Veteran American composer and virtuoso pianist Frederic Rzewski (b. 1938)It’s still true that most Americans care more about the price of meat than they do about the exploitation of Bolivian miners.”
Already 45 years ago Rzewski set the bar high in his 1975 The People United Will Never Be Defeated, an hour-long piano tour de force of 36 variations on a Chilean workers’ song. It has received over 15 commercial recordings to date, the first of which garnered a 1979 Grammy nomination. His even more epic Songs of Insurrection (2016) is Rzewski’s eloquent sequel to his 1975 masterwork. Presented here in its first recording by brilliant early-career American pianist Thomas Kotcheff, the composition reaches to the music of the world’s peoples for inspiration. Each of the seven movements is inspired by a song from a different country.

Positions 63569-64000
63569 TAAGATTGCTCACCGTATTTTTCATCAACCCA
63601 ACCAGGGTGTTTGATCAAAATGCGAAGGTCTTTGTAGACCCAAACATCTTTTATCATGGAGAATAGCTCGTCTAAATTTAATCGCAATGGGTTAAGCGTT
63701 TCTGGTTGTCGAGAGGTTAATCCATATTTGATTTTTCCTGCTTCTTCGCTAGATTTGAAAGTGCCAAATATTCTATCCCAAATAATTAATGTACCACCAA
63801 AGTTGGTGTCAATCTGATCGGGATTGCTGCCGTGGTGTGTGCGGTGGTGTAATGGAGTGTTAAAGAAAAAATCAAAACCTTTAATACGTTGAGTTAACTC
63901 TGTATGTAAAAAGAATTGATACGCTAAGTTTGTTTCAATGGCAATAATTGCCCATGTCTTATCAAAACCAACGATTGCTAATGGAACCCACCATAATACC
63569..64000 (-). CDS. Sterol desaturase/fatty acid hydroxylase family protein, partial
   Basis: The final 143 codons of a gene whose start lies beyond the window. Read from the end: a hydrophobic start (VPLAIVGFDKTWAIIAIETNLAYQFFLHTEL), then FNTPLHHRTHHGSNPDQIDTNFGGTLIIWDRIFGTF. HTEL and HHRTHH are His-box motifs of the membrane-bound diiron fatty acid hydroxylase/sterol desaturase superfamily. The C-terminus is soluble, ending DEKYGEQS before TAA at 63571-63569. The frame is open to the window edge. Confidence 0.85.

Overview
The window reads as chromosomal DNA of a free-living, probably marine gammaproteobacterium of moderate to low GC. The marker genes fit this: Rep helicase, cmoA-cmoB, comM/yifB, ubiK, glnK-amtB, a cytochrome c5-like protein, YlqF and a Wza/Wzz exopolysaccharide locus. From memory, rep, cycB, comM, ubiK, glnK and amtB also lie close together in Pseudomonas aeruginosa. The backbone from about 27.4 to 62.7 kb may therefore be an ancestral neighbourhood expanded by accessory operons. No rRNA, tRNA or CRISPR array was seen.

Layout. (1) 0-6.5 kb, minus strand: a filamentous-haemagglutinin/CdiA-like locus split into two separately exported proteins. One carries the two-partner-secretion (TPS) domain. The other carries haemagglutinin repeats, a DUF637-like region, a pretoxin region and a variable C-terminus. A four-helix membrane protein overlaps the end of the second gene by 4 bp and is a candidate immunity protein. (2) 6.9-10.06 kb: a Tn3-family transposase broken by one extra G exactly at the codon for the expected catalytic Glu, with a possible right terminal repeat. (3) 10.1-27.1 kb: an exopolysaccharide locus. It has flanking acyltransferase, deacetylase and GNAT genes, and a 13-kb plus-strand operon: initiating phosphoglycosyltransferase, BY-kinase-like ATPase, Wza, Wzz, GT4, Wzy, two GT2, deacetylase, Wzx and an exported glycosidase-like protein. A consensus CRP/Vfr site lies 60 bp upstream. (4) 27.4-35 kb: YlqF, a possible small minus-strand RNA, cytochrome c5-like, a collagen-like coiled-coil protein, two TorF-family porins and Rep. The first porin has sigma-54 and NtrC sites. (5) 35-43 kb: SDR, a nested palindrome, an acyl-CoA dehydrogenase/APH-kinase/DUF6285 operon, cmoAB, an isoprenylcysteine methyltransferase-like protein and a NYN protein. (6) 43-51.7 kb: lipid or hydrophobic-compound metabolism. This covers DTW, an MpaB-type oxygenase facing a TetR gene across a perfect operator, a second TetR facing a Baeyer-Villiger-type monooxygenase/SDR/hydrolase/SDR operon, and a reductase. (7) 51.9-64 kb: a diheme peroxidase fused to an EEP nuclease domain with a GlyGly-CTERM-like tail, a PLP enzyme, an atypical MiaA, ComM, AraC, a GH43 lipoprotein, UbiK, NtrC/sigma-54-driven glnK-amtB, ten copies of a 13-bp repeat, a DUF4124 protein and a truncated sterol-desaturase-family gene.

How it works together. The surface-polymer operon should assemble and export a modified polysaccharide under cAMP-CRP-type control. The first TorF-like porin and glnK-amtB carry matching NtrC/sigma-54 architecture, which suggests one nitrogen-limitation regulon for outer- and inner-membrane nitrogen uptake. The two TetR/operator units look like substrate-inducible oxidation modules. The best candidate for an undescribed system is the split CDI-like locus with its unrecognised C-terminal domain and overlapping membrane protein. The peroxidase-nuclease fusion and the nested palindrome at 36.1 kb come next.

For example Die Moorsoldaten (The Song of the Deported) was written by prisoners of the Börgermoor concentration camp, Ain’t Gonna Let Nobody Turn Me Around is an American civil rights hymn and Oh Bird, Oh Bird, Oh Roller dates from the Korean Peasant Rebellion of Donghak.
On one level Songs of Insurrection takes us on a global journey through social uprising. On a musical level the work is a sophisticated compendium of multiple piano idioms. They range from 19th-century romanticism, modalism, to pantonality, serialism and haunting experimental sounds coaxed from inside the piano.
Rzewski hailed this performance as “magnificent.” I too was swept away by the emotion in this work brought to life by Kotcheff’s passion and authoritative command of his instrument.